The Baseball Desert

Tuesday, July 20, 2004

Pinstripes and pop

If you're reading this post, which is hidden away in an obscure corner of the blogosphere, then you're probably one of two things: either a good friend of mine or a blog addict.

I love baseball, but over the past couple of years, I've also come to love the blogs that have sprung up around the sport. Baseball is highly conducive to analysis - the pace of every game leaves plenty of time to talk about what's going on on the field, and the fact that teams play 162 games a year gives us plenty of opportunity to follow their changing fortunes six months a year - and nowhere is the analysis more frank and interesting than on baseball blogs.

If you look on pretty much any baseball blog around, you'll find a list of other blogs that the author finds interesting, and The Baseball Desert is no exception. The list on the right is fairly small compared to the 'blogrolls' on other sites, but it's a deliberate choice on my part - I know that there are plenty of other worthy blogs out there, but the ones I have listed are the ones I read on a regular basis.

When I first dicovered the world of baseball blogs, I was like a little kid on Christmas Day, unwrapping fifty-seven presents all at once and not knowing which one to play with. However, after a couple of months of craziness, I realised that, unfortunately, there's just not enough time to read everything that's out there (even for a guy who almost never switches on the TV) - there are still only 24 hours in a day, and reading everything that I would like to read would leave me less time to follow the games themselves (or read or listen to music or spend time with the family or continue my own blog). So, choices had to be made, and I narrowed the list down to about a dozen blogs, all of which I read pretty much on a daily basis. What I like about the blogs is that there's no party line - people say what they want to say without looking for approval from the powers-that-be. I'm not saying that ESPN or or Sports Illustrated are not worth reading, I'm just saying that blogs make me feel that I'm getting the 'real deal' - insider information, in the sense that it's coming from the fans at grass-roots level.

All of this is just a long-winded way of saying that it is rare that I add a blog to my 'daily-read' list, but it happened today. In one of those 'link-to-a-link-to-a-link' moments that we all know so well, I ended up on a Phillies blog called Shallow Center, and began to read. I liked the tone and I liked the style (two fairly obvious prerequisites for a good blog), but something else caught my eye, something so rare that I did a double-take before realising that my eyes weren't deceiving me - Shallow Center's author Tom lists the albums he currently has on his CD Changer, and amongst those listed was Waking Hours, by Scottish band Del Amitri. I thought I was the owner of the only blog in the universe to mention both baseball and Del Amitri, but it appears I was wrong.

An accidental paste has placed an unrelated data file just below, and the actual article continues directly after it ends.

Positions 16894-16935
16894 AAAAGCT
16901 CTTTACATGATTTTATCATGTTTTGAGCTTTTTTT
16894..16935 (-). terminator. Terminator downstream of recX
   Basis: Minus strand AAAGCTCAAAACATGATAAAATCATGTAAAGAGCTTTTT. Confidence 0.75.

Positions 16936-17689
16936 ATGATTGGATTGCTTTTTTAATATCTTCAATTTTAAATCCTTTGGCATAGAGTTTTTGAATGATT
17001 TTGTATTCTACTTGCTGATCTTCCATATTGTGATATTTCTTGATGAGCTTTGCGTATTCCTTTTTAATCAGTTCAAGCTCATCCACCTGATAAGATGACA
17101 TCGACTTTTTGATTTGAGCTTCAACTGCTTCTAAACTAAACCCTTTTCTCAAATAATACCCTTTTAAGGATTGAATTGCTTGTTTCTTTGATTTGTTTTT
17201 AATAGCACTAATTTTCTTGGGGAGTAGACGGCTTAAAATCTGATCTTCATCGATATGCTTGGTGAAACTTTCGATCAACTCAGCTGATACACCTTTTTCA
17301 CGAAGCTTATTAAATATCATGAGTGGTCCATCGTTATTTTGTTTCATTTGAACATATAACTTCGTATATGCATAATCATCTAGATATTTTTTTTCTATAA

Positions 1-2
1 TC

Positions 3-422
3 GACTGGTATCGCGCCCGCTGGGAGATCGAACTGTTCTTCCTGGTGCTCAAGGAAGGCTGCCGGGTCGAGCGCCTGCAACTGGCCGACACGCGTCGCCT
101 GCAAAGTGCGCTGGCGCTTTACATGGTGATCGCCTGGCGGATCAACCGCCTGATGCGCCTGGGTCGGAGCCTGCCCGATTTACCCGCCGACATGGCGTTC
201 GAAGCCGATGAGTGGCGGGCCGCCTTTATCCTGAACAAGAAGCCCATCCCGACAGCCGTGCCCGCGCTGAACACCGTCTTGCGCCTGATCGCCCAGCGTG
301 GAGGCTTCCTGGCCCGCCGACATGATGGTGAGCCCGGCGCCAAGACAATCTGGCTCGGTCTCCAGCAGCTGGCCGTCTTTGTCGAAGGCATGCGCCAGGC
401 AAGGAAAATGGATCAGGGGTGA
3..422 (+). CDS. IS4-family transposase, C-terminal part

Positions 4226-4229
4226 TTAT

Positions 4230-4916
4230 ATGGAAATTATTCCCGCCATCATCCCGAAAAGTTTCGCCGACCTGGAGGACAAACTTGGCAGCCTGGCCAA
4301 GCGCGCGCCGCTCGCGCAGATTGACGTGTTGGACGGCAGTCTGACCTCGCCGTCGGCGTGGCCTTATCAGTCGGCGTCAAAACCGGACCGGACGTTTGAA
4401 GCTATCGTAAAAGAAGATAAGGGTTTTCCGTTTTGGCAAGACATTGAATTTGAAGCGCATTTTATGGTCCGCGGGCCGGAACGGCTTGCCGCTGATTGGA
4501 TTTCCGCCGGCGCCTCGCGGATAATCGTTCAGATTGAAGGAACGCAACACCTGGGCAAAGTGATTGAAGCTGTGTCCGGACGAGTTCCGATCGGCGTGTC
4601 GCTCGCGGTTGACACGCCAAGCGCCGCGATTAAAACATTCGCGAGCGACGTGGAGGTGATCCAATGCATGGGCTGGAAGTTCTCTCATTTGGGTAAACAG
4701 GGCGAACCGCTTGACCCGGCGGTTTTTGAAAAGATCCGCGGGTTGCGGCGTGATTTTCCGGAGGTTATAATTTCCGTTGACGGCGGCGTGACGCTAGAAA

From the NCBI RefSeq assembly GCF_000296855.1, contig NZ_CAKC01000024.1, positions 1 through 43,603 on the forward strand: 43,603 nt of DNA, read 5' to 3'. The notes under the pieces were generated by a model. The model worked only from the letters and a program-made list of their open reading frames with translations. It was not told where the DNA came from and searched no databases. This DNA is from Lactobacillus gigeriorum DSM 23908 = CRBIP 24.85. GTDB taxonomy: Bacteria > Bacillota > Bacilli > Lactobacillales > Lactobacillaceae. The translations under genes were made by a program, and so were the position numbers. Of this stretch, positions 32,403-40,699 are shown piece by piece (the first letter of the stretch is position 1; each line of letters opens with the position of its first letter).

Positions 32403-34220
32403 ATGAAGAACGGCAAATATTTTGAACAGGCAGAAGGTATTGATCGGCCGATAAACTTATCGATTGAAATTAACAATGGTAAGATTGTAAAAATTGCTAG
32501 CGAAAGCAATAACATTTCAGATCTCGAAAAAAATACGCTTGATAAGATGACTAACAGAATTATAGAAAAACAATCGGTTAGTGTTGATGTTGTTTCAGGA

Del Amitri are one of rock's best-kept secrets. They had precisely one hit in the US - Roll To Me - which, ironically, was both not representative of the band's oeuvre and, in my humble opinion, actually not a very good song. Outside of that, they've made a string of great albums, filled with fine tunes and clever, funny, bittersweet lyrics. Tom responded to an e-mail I sent by saying that Del Amitri were "criminally underrated", and I agree. So, in the absence of anything enlightening to say on the subject of baseball, I'll leave you with a little taste of melancholy, courtesy of Scotalnd's finest:

Surface Of The Moon

Snow in a soulless city covers up the cracks in the road
As a wastrel buys her cigarettes and wipes her pretty nose
Like a part-time Elvis imitator these streets I knew so well
Have been pasted beyond recognition with a temporary smell

Now the midnight train eases out leaving everyone marooned
And without her it might as well be the surface of the moon

From the well-swept streets of Jackson Heights to the dockside drudgery
Everything's now a replica of what it used to be
And since they tarted up the trenches and painted the bridges blue
It seems less like a home to me than just a place they bury you

Now we're lit up like a cathedral in our frozen concrete ruin
And without her it might as well be the surface of the moon

So I need her and I love her that is true
But I'm stuck here like some shipwreck still holding on to you
So when they beat out the tramps and patch up the slums
Everything will be fine
There'll be a new facade for us to hide behind

So on the ancient trails of our coupling in the places we used to meet
I am amazed by the lack of memories that I thought would flood through me
And the riverside where we first kissed has now been reduced
To a phoney old world market where only shoppers get seduced

Now your arms embrace me strangely in your unfamiliar room
And for all I care it might as well be the surface of the moon